A Google Tag Manager container acts as a gateway to your website for loading tracking scripts and other functionality – If GTM is unfamiliar to you, take a look at our introductory article which will take you through the concept. By using a GTM container, hotel marketers can be the ones to deploy new tools and setup tracking as opposed to the development team, increasing the agility of hotel marketing teams to try new things and track anything they choose. A standard Google Analytics implementation is a great start to tracking but is quite limited in measuring micro-conversions, (i.e. hovers, search, clicks, intention etc.) yet it is only by understanding the micro, that we can effectively optimise the macro conversions such as enquiries or room bookings. Here is a quick example of how to use GTM to deploy your own click tracking.
What are custom events?
If you’ve every wandered into Google Analytics and found a tab called ‘Events’ (sitting under ‘Behaviour’ or ‘Real Time’) you may have seen a blank set of information. This is because Google Analytics does not do event tracking out the box, it needs to be set up which is what we’re going to do here. An event in Google Analytics is made up four components, Category, Action, Label and Value. Examples of what this are might as follows:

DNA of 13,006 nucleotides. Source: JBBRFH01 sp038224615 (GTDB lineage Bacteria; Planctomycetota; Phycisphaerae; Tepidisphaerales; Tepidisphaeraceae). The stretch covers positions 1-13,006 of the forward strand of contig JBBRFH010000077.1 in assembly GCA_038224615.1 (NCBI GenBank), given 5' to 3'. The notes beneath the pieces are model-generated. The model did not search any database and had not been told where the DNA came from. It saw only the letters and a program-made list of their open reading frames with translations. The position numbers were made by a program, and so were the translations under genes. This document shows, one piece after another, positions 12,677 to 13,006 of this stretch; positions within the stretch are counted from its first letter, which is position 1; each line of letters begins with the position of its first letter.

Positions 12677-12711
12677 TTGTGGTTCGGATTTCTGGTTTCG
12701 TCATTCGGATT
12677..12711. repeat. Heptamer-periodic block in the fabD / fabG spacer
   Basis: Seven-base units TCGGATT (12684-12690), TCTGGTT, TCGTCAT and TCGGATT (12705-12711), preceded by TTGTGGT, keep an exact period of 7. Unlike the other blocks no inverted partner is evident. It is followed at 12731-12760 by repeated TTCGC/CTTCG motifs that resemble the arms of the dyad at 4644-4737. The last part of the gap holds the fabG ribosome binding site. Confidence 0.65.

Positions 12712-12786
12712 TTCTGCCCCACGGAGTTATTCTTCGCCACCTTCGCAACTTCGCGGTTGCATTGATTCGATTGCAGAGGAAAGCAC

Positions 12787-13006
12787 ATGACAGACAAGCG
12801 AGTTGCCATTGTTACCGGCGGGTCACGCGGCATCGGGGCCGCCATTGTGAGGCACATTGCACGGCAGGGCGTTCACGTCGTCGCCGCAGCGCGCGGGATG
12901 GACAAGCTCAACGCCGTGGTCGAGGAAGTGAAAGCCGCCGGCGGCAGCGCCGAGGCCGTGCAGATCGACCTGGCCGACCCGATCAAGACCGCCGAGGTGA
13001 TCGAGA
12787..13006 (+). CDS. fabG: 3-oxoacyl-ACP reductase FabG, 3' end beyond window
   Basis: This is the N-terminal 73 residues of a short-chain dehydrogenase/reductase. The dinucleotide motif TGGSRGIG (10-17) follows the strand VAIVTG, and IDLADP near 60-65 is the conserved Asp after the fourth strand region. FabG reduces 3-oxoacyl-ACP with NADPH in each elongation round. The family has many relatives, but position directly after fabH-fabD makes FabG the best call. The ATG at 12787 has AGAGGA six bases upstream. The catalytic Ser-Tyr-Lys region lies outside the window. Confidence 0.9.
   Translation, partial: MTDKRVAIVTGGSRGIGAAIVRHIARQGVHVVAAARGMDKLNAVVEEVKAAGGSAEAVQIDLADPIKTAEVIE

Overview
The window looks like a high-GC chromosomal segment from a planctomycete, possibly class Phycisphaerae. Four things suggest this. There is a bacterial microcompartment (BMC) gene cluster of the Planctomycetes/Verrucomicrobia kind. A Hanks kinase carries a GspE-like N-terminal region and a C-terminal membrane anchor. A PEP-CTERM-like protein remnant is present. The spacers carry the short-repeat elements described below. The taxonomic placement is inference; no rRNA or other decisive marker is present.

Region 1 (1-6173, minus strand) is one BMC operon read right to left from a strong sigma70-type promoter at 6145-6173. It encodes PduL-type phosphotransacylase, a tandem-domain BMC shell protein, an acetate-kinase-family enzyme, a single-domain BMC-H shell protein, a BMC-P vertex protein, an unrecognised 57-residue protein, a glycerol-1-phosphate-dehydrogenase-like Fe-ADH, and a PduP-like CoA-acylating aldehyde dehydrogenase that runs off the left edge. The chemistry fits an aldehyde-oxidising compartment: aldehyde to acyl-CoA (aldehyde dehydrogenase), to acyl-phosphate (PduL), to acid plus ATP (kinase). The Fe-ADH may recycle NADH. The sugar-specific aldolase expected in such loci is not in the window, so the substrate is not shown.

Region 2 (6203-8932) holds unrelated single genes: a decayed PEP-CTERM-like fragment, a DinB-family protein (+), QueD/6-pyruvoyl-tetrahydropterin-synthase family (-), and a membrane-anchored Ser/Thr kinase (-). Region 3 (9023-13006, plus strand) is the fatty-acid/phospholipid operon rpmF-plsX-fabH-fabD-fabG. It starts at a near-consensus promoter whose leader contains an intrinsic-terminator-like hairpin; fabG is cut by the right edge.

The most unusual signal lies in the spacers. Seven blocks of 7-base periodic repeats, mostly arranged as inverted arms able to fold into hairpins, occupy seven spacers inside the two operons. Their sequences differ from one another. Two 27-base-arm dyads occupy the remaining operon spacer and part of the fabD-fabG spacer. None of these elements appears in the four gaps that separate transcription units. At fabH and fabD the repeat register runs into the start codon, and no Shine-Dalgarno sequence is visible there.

- Category – Room Booking Funnel
- Action – Click Availability Search
- Label – Room Name
- Value – £120
It is really important that we plan how we’re going to categories our events ahead of time otherwise it’ll be very confusing as we add more and more events for different user journeys going through different buying funnels. Here is a template to help you get started with the events.
Installing Google Tag Manager on your hotel website
After setting up a Google Tag Manager account you will be asked to create a container – this is a very apt description for it as it is going to hold all of our triggers, tags and variables (more on this later) and inject it into the website. The key step here is to insert the container code into the header of you website which you will probably need access to a developer for. Once complete, we’re ready to start setting up the event tracking.
Triggers, Tags and Variables
Google Tag Manager uses these three components to operate. Think triggers like a ‘when’ something happens, tags are a ‘what’ is going to happen and variables as a handy way to store information that we can reference later. Examples might be:
Trigger – When someone clicks on the search button on our website
Tag – Send an event to Google Analytics
Variable – A variable that we’ve used to store the value of the room so we can associate it with our event.
Setting up variables
The first step is to set up a variable with our Google Analytics settings. Follow these steps:
- Click Variables > New > Google Analytics Settings >
- Add your Google Analytics tracking ID (UA-XXXXXXXXXX) and press save